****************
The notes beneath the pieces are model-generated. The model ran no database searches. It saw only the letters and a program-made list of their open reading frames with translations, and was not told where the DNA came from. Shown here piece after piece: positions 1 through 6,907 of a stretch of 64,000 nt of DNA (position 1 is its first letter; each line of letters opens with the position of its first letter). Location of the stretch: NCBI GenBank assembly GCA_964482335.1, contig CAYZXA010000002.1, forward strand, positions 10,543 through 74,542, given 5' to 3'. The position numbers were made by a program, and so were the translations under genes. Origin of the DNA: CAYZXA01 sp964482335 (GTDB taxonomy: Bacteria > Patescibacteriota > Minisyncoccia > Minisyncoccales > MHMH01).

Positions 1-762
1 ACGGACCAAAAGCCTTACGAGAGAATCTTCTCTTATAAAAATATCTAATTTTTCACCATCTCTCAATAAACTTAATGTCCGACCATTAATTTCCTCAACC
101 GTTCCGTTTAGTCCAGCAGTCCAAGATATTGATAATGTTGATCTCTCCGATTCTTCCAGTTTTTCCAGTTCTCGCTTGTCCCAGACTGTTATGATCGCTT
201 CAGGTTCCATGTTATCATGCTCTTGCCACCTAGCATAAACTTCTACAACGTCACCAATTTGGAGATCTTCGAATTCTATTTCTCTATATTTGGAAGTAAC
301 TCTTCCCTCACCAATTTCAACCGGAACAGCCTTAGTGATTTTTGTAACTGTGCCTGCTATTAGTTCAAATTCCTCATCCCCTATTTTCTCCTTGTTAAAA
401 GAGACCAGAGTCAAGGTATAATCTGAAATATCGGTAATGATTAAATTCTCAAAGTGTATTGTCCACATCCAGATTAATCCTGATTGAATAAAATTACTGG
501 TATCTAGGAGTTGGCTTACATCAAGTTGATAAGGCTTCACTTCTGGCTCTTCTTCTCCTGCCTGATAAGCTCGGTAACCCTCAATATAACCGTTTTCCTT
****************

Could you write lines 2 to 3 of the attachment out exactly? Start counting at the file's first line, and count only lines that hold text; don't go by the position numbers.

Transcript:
Positions 1-762
1 ACGGACCAAAAGCCTTACGAGAGAATCTTCTCTTATAAAAATATCTAATTTTTCACCATCTCTCAATAAACTTAATGTCCGACCATTAATTTCCTCAACC